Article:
Self-employed? How KiwiSaver can help you get ahead
Are you self-employed and too busy managing your business to give your personal long-term goals some TLC?
We get it – been there, done that. But the future tends to arrive sooner than we expect, so it’s a good idea to carve out some time for you, to safeguard your personal wealth creation and not just that of your business.
So on that note, let’s talk about KiwiSaver. Have you ever wondered if the scheme (KiwiSaver) has a place in your financial blueprint? Contrary to popular belief, the scheme isn’t just for employees. In fact, it can be another powerful tool in your self-employed toolbox. Here’s why.
KiwiSaver is relatively low maintenance.
As a self-employed Kiwi, you probably have enough complexities in your daily life without adding another demanding and time-consuming task to the list. Happily, KiwiSaver is none of the above.
All you have to do is choose a KiwiSaver provider and fund based on your goals and, most importantly, your risk profile – click here to learn more. You can also try our digital advice tool to create your own personalised portfolio from the ground up.
Once KiwiSaver is set up, you can start contributing to it. Unless you’re on the PAYE framework (which may be something to consider), KiwiSaver contributions are not automatic, and you can pay as much or as little as you like. So, the next key step is to understand how you want to contribute and how much.
Would you set up a regular automatic payment? Or, if your cash flow is seasonal, is it better to make lump-sum payments once or twice a year?
Another option - and if of interest, something to talk to your accountant about - is to pay yourself PAYE wages and choose a KiwiSaver contribution rate, just like an employee would do. This way, your regular contributions will effortlessly tick along in the background.
Whatever you choose to do, keep in mind that your KiwiSaver plan is a long-term investment. Just review how it’s going once a year, and if you’re confident that your fund is still appropriate for you, you can largely ignore the short-term ups and downs.
You can get up to $521.43 per year from the Government.
As a self-employed person, of course, you won’t receive employer contributions. But you can still get the annual Government contribution of up to $521.43 – every year. Essentially, for every dollar you put into your KiwiSaver account from 1 July to the following 30 June, the Government adds an extra 50 cents to your balance, up to a maximum of $521.43 per year.
Think about it: what other investment vehicle gives you a 50% ‘guaranteed return’ on the first $1,043 you put in, every year? Even if you have other investments in place, it can still make sense to join KiwiSaver and maximise this annual bonus, by contributing at least $1.042.86 a year to your KiwiSaver plan.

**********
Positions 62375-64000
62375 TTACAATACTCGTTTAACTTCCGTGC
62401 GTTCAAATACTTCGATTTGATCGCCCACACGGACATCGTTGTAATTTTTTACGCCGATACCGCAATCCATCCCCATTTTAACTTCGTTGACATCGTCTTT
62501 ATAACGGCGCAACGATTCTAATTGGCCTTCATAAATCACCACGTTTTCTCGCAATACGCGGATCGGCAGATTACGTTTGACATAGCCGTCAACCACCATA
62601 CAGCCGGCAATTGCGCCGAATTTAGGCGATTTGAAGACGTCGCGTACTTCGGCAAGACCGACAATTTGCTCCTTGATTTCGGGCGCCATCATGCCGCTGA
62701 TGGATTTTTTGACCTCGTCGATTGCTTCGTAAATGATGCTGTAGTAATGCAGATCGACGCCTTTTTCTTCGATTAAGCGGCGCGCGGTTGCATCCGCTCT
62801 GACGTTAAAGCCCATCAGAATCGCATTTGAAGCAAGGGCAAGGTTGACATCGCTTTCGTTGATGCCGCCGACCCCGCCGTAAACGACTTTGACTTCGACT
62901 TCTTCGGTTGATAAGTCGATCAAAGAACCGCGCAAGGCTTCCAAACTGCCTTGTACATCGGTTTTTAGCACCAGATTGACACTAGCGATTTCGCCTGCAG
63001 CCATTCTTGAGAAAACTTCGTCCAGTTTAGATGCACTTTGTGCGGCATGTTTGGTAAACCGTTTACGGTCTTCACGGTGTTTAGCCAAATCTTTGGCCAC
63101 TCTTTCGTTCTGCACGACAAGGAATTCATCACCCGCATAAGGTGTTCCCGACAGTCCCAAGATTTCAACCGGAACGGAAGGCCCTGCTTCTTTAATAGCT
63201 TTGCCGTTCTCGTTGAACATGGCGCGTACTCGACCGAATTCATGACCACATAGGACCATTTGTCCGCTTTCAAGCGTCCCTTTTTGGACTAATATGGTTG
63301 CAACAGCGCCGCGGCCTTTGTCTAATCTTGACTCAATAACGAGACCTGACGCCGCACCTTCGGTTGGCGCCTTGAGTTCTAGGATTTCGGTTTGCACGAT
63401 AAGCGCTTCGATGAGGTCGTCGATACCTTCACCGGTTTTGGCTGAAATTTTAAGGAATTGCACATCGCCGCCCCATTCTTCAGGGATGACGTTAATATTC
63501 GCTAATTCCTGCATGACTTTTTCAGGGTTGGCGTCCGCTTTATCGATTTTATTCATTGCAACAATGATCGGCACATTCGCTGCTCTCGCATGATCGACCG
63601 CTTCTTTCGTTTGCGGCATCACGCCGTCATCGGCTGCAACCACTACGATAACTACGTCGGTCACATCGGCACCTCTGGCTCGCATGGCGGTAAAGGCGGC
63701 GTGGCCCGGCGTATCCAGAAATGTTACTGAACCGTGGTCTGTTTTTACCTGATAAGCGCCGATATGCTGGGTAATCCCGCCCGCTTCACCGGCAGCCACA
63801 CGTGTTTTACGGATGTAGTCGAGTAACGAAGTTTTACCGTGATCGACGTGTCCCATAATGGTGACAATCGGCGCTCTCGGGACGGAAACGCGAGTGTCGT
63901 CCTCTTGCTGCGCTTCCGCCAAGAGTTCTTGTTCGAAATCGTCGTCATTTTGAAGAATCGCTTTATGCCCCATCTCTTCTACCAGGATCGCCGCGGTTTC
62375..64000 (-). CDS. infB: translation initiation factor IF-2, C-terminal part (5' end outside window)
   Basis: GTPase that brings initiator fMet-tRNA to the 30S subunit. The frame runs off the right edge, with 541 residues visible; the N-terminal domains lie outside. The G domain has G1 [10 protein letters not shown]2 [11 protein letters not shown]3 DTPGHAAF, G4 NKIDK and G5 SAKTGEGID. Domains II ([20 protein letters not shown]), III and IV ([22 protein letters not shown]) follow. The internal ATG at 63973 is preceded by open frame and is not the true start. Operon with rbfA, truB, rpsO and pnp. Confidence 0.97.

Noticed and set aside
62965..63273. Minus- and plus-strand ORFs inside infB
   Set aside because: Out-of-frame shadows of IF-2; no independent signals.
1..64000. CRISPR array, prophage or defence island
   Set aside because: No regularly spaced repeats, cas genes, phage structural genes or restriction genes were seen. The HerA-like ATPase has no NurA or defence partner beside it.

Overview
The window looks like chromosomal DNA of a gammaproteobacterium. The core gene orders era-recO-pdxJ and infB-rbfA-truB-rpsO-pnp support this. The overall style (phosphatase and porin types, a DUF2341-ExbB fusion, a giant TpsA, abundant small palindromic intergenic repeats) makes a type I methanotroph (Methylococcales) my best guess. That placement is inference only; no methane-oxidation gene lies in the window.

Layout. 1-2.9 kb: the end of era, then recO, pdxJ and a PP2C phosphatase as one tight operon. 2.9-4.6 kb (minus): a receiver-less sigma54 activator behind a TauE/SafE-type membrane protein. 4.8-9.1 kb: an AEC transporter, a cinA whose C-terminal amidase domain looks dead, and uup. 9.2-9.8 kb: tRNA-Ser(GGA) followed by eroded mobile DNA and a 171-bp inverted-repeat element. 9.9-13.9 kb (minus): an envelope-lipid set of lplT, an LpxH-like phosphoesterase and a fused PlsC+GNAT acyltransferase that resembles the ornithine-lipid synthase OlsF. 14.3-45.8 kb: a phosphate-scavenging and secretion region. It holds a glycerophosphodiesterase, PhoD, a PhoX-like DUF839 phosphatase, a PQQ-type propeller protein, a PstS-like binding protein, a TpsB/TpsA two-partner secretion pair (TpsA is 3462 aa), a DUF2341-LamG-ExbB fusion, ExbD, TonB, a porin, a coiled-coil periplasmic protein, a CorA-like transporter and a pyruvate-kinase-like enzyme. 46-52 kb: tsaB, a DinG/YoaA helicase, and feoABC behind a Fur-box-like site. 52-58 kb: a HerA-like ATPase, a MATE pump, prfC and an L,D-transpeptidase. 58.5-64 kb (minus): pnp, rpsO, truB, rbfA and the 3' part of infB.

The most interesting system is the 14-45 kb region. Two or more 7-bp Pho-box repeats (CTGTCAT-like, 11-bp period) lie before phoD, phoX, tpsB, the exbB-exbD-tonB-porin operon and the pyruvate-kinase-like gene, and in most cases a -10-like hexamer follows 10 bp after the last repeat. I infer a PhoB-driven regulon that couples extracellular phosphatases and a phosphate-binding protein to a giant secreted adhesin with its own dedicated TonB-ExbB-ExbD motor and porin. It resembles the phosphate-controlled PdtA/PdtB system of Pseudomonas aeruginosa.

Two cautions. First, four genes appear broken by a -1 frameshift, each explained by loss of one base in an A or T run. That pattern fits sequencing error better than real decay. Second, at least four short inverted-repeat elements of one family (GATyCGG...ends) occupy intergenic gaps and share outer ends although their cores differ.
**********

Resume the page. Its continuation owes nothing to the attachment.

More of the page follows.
One easy way to achieve this target is by setting automatic payments. Just make sure you check in early June each year, to see how you’re tracking towards that $1,042.86 ‘sweet spot’. And if you’re not there yet, you can choose to make a lump-sum payment before 30 June.
Contribute as much as you like (or need).
It’s common for self-employed people to have lumpy cash flow or significant financial commitments. If so, you may not be too keen on the idea of another big commitment. But here’s the thing: with KiwiSaver, you can invest as little as a few dollars per week – it’s up to you and how you want to use this tool.
And on that note, here’s a couple of key question to ponder…
Do you know how much you may need in retirement? And will KiwiSaver be a primary source of retirement income for your post-work life? Or will it be just an additional income stream, alongside other investments?
According to the latest Retirement Expenditure Guidelines (published by Massey University’s Fin-Ed Centre in late 2022), retired couples currently need to have $755,000 in their savings for a comfortable retirement lifestyle , and $480 if you’re in a couple, you may need as much as $755,000 in their savings for a comfortable retirement in the city, and $480,000 if they live in the regions. That’s to bridge the gap between NZ Super and their spending. How would you fund that difference?
Remember: even if you own a home or plan to sell your business down the line, it’s a good idea to have a plan B as well, just in case. And KiwiSaver can be that plan B.
Now, is KiwiSaver right for you?
If you’re considering adding KiwiSaver to your retirement savings strategy – our digital advice tool is a great place to start. Just answer a few simple questions about your goals, risk capacity and timeframes, and get our recommendations for your personalised KiwiSaver plan in minutes.